L’Atelier du Peintre (The Painter’s Studio), 1855
Oil on canvas
361 x 598 cm (142.1 x 235 in.)
Collection of Musée d’Orsay, Paris
An artist's studio can be simply defined as the workroom of an artist, although activities that take place are not limited to simple manual labor of creating artworks. Artists do many things in their studio, such as taking naps, reading books, drinking wine, watering plants, and enjoying sunshine. It is also the place where artists find inspiration for their practice. As studios are where artists handle the raw materials and get initial inspirations, curators and gallerists always enjoy visiting artists in their studios, not to mention it is where they can view yet-to-be-released artworks. In short, it is where the magic happens.
It is not surprising that Italy was where the tradition of the artist's studio became fundamental for the art sector, as the word 'studio' derives from the old Italian word studio, which has the same meaning as the modern English word. During the 14th and 15th centuries, only a few renowned artists had mastered certain techniques, so art students sought to become apprentices in their workshops to learn those particular techniques. Prior to modern times, the term 'art studio' referred to a place where an artist worked and learned techniques. Masters such as Michelangelo and Leonardo da Vinci had studios where they collaborated with apprentices and assistants to create their artworks. The Sistine Chapel ceiling in Rome by Michelangelo and The Last Supper (completed in 1498) by Leonardo da Vinci were created in collaboration with many apprentices.
Andy Warhol, Gerard Malanga and Philip Fagan at the Factory, New York , 1964
© The Andy Warhol Foundation for the Visual Arts, Inc. / ADAGP, Paris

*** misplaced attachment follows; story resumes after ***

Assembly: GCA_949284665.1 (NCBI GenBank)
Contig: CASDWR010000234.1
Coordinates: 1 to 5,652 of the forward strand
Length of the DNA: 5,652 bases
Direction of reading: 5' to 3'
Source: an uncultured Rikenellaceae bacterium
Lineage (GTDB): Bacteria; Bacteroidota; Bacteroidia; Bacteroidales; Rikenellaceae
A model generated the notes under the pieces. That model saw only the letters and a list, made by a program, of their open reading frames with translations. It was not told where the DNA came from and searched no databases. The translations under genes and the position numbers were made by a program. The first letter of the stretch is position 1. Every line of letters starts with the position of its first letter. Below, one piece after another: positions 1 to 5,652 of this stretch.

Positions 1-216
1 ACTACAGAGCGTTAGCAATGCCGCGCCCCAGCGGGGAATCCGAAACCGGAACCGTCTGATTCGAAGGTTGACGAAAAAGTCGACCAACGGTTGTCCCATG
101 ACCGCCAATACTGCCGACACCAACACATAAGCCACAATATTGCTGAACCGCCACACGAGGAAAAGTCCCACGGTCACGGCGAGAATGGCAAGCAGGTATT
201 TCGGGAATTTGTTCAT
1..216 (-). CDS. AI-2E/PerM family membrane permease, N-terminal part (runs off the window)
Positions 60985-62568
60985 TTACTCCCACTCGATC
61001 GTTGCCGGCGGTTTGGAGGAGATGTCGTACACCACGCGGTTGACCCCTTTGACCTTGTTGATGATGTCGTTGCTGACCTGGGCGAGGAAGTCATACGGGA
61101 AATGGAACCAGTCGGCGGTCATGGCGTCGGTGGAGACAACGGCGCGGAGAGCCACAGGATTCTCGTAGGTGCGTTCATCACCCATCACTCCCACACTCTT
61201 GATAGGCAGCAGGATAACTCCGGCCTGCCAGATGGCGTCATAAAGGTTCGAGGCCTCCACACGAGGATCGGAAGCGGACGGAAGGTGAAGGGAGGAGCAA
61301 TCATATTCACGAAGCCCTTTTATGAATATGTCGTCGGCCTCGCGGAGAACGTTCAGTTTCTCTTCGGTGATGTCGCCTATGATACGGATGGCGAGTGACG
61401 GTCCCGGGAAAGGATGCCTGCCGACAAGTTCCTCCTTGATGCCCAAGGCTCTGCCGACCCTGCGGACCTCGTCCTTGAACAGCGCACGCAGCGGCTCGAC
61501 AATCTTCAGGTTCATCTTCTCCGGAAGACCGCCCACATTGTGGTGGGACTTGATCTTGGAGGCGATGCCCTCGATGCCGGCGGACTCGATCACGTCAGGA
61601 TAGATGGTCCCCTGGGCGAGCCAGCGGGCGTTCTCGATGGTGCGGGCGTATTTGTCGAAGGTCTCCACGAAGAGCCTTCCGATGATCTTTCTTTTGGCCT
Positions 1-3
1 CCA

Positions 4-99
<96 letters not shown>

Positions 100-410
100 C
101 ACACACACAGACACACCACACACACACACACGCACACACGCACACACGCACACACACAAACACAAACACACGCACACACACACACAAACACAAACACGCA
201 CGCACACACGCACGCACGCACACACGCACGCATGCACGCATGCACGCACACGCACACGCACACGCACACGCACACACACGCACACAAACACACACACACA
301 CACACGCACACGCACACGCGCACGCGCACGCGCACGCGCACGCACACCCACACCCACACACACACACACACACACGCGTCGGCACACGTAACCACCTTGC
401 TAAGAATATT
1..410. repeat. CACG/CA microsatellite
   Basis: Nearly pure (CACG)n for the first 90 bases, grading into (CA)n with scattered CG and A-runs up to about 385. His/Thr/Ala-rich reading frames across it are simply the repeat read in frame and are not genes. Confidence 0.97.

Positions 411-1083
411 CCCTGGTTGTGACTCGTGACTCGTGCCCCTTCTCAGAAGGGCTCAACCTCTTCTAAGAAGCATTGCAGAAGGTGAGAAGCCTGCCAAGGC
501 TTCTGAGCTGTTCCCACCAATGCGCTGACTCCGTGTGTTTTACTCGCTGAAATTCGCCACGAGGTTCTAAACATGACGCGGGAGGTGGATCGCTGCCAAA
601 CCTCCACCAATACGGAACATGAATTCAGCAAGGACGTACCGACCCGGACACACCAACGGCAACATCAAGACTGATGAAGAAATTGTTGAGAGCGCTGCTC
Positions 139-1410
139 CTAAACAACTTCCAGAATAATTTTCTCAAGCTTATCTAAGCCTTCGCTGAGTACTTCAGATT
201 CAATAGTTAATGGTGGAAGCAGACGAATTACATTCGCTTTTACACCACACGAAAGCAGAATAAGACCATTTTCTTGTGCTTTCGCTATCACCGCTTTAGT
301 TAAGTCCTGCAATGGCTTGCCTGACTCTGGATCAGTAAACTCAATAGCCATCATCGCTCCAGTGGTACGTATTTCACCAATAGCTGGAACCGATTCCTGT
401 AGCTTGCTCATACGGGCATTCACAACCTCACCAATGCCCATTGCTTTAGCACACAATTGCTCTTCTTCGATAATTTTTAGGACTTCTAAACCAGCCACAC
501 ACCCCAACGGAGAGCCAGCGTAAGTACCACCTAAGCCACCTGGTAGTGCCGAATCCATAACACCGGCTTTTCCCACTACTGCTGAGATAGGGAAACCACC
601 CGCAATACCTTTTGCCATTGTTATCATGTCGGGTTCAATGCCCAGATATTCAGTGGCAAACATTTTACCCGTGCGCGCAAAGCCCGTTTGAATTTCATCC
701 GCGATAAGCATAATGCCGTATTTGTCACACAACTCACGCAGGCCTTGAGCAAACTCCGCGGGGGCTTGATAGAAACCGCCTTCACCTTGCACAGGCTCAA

Photo: © Ugo Mulas Heirs, courtesy Archivio Ugo Mulas, Milano – Galleria Lia Rumma, Milano/Napoli
Throughout modern and contemporary art history, the term 'studio' has come to refer to a space where artists work on their art practice and showcase their work style, lifestyle, personality, and tastes. For instance, American abstract expressionist painters Jackson Pollock and Lee Krasner transformed a barn next to their 19th-century farmer's house into their atelier, surrounded by the bucolic environment of East Hampton's countryside in New York, to enjoy a comfortable and cozy atmosphere while working. Another example of iconic art studios is Andy Warhol's The Factory, which not only served as a space for creating art but also for socializing, parties, and other happenings. The Factory was a significant cultural and artistic space that represented the spirit of experimentation and innovation of the 1960s and 1970s. In more recent times, the studios of blue-chip artists such as Jeff Koons and Damien Hirst have followed the model of The Factory, operating as a hub to connect art professionals and a home of mass production.
Often, young artists' studios are located near art schools or in areas of the city with lower rental fees, especially in major art cities such as New York, London, and Paris, where living costs are relatively high. These neighborhoods become known for their artistic identity, attracting visitors from the field as well as art lovers and enthusiasts eager to find young talents. Young artists often face difficulties in finding affordable studio space, so they may share space with their fellow art school alumni or other artists. Sharing ideas and socializing with other artists can be an additional benefit of sharing a studio. Sometimes, artists use studio spaces provided by museums and institutions as 'artists in residency' or provided by galleries after joining as their representative artists, freeing them from the financial burden.
Scenes of Everyday Life
Introspection / Meditation
Communion with Space
Artists of All Time